In the 14th and 15th centuries, the Luberon was heavily depopulated and the land was abandoned. In the 15th century, with the arrival of the Vaudois (mainly farmers from the Luberon), the land was re-cultivated. The basic crop was cereals, the most lucrative crop was the olive tree. The cultivation of the vine and the production of wine also existed. Fruit production was a complementary resource, while vegetables were for family consumption.
The castle of the Tour-d'Aigues
From the 14th century. the castle transferred out of the medieval settlement on the present site. A castle was built in the 15th century around the first dungeon But during the 16th century, the castle and gardens were extensively reworked and expanded to become one of the finest Renaissance buildings in Provence. It was unfortunately looted and burned during the Revolution. The few remains were gradually restored since the 19th century, but nevertheless testify to this rich history.
With your back to the castle entrance, turn right in the Boulevard de la République (D956). 180m away, go left on a pedestrian crossing (cycling sign). Pass the middle school then at the roundabout take the 2nd right (Chemin du Piedmont). Further down, reach the D120 and take a right for 200m.
1- At the intersection, turn right towards Saint-Martin-de-la-Brasque (D165). At the Y, stay on the left. At the entrance of the village, turn right and go through the large car park. At the corner of the town hall, turn left and proceed straight until the D27.
2- Turn right and take the Route de Grambois (D27). 1.5km further, turn left towards Tourrache and take a quick left onto the paved road of the Grandes Terres. Come out on the D42.
3- Turn right on the D42 until Peypin-d'Aigues. Then come back to point 3. Continue straight on 350m and turn left towards Fontjoyeuse (D42a). Take the 2nd intersection to the right, Rue de la Bergerie. Turn right and then left twice. Take the Rue de Vignes to the right. Follow the D42 to the left. After 300m, turn right on the Chemin des Baysses. Continue on the Chemin des Micouliets. Turn left towards Belle Etoile, then follow the Chemin de Langresse. Take the D27 to the right to Motte-d'Aigues. Go through the village and go until the stadium.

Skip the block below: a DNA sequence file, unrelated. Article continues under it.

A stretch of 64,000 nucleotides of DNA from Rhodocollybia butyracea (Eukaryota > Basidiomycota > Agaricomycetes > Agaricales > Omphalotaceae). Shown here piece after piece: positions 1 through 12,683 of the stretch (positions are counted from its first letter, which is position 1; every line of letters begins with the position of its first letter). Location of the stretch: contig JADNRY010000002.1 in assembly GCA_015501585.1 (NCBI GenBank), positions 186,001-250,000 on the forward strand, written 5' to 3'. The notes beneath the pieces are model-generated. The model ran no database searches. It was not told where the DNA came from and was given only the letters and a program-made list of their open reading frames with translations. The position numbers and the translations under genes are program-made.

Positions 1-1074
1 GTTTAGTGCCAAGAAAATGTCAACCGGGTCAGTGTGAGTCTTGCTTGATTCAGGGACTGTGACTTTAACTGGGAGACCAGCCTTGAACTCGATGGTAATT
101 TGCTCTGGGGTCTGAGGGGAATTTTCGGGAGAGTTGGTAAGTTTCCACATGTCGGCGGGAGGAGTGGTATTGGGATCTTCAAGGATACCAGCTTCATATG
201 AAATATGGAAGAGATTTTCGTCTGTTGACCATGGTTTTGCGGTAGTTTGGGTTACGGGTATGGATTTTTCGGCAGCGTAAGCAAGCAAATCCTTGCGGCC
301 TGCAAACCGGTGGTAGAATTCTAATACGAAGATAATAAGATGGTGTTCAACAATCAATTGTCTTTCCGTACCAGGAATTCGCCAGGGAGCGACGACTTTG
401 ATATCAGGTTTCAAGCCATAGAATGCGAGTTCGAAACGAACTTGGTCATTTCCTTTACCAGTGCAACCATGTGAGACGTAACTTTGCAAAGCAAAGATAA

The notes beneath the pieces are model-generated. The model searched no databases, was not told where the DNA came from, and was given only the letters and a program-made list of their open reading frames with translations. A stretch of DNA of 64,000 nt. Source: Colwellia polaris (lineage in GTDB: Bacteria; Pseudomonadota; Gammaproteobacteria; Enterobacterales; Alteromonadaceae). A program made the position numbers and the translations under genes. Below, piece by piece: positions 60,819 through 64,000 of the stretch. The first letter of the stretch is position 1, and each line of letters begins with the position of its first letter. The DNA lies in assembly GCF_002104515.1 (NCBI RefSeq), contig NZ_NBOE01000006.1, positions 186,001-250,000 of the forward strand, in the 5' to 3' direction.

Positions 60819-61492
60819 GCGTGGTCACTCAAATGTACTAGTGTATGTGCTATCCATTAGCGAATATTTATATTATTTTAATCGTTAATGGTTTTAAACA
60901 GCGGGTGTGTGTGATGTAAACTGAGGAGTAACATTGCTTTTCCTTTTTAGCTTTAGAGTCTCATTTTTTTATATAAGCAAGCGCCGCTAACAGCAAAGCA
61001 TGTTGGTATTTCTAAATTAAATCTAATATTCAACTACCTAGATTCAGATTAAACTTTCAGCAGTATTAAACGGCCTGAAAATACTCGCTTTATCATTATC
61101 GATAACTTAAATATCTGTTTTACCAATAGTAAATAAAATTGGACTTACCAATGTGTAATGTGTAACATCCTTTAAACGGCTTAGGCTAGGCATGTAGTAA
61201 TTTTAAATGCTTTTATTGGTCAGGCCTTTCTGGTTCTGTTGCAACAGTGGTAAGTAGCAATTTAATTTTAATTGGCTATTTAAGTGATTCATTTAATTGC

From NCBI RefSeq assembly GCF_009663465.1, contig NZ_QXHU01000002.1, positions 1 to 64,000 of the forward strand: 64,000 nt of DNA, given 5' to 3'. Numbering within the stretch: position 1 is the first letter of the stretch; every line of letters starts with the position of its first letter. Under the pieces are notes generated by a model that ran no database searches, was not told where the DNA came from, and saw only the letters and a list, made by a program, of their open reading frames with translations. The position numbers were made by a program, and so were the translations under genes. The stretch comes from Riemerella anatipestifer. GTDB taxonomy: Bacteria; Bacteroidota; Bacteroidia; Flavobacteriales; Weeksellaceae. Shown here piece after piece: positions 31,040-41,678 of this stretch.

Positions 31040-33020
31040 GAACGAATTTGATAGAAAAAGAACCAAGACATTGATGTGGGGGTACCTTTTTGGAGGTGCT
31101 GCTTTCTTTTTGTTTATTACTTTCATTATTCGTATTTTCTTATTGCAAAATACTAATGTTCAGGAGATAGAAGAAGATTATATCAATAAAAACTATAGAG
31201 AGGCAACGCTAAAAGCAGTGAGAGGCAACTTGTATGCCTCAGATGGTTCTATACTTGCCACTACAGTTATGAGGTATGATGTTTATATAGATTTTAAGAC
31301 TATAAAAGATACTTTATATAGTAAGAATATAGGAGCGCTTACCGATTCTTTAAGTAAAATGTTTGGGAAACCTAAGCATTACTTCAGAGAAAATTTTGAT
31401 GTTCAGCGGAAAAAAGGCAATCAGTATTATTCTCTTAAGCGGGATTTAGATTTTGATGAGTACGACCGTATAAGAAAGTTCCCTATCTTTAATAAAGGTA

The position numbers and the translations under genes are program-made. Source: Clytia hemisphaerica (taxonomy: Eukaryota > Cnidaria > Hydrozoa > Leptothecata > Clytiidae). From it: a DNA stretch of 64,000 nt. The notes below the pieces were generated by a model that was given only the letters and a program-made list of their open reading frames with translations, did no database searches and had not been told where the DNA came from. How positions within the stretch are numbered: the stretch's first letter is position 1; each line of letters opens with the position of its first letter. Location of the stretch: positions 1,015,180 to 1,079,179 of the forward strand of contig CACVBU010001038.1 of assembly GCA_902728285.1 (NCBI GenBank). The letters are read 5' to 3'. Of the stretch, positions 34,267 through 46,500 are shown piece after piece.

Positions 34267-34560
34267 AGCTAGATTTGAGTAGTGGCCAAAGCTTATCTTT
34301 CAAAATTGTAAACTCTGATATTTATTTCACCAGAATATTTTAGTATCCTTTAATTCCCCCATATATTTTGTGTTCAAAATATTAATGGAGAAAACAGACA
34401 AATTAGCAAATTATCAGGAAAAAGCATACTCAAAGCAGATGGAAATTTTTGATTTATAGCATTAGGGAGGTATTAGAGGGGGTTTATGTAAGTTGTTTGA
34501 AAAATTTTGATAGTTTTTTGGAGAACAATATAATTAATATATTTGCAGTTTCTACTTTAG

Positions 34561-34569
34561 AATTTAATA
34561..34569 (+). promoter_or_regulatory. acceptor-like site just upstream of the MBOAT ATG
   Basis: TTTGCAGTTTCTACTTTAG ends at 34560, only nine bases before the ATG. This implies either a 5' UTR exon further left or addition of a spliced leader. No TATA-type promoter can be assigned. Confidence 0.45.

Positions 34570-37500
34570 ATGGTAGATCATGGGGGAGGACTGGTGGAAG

4 - Turn right and head towards Cabrières-d'Aigues (D120). 200m after a big left turn, turn right on the Chemin des Grès. At the Y, turn left, go down the Rue des Jourdans, then turn right onto the Rue des Jardins. 100m further, turn left (at the bridge) anc continue to the left. Before the church, go to the right. At the fountain, climb left, then continue to the right on the Rue des Vaudois.
5- At the crossroads, continue across on the Chemin des Palons. At the next intersection, continue straight on the Chemin de Roubian. Further down, stay to the right. After the hamlet of Lataud, take the Chemin des Mascarades to the left. At the Y, turn left and 200m further, turn left on the Chemin d'Entraigues. Before the roundabout (garbage bins), turn left on the Chemin de la Palonne. Come out the D27 and follow it to the left.
6- At the roundabout, continue straight and follow the Etang de la Bonde (D27). At the 1st crossing, turn right on the D37 towards La Tour-d'Aigues. 2.5km further, take the Chemin des Huguenots to the right. Cross the D135 and continue across. Continue straight to the next crossing.
7- At the intersection "l'Archibaude" (sign-post), turn left towards the Tour-d'Aigues. Take the Chemin de Septem and then the Chemin Le Plan. Come out on the D956, turn left on Rue Antoine de Très. After the church, turn right and return to the castle of La Tour d'Aigues.
This route follows streets opened to public traffic; so under all circumstances, it is therefore essential to respect the highway code. Wearing a helmet is highly recommended, for children as well as for adults!
House of the Luberon Regional Nature Park
60, place Jean Jaurès, 84400 Apt
+33 (0)4 90 04 42 00
In the heart the old town centre of Apt, the House of the Luberon Regional Nature Park welcomes you in a town house of the 18th century. The permanent exhibition of the geology museum has a rich collection of fossils evidencing the geological history of the Luberon.
On sale at the shop: books, maps, guidebooks, games, posters...
Open Monday to Friday from 8:30 am to 12:00 pm and from 1:30 pm to 6 pm (and on Saturday, depending on the program). Free admission.
Access and parking
At 30km North of Aix-en-Provence, through the A51, D973 and D956.